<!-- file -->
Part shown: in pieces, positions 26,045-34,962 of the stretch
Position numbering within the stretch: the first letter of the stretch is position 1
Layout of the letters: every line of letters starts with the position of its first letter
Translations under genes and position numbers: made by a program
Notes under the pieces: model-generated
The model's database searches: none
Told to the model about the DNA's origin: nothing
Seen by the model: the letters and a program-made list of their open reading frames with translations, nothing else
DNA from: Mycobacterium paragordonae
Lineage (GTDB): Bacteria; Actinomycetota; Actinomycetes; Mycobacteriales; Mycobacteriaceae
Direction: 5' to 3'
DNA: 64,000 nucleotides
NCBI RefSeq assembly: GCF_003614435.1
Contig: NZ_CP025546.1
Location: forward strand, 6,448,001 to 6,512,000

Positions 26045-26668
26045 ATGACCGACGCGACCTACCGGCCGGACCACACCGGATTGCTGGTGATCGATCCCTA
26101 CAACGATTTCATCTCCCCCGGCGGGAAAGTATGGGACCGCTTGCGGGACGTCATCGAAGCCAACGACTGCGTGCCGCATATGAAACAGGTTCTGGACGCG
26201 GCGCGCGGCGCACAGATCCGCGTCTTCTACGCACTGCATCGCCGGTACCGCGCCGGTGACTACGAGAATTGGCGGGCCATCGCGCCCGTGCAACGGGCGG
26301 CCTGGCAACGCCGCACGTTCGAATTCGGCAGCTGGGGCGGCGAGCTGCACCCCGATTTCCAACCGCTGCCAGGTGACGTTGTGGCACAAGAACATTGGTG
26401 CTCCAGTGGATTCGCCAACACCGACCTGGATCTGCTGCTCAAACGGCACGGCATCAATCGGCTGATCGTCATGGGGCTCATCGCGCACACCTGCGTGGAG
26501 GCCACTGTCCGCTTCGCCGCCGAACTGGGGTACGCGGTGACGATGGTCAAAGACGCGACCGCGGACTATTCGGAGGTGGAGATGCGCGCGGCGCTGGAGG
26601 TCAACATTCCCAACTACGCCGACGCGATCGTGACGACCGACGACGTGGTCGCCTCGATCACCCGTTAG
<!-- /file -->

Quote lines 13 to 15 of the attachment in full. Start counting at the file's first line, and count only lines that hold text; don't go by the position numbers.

NCBI RefSeq assembly: GCF_003614435.1
Contig: NZ_CP025546.1
Location: forward strand, 6,448,001 to 6,512,000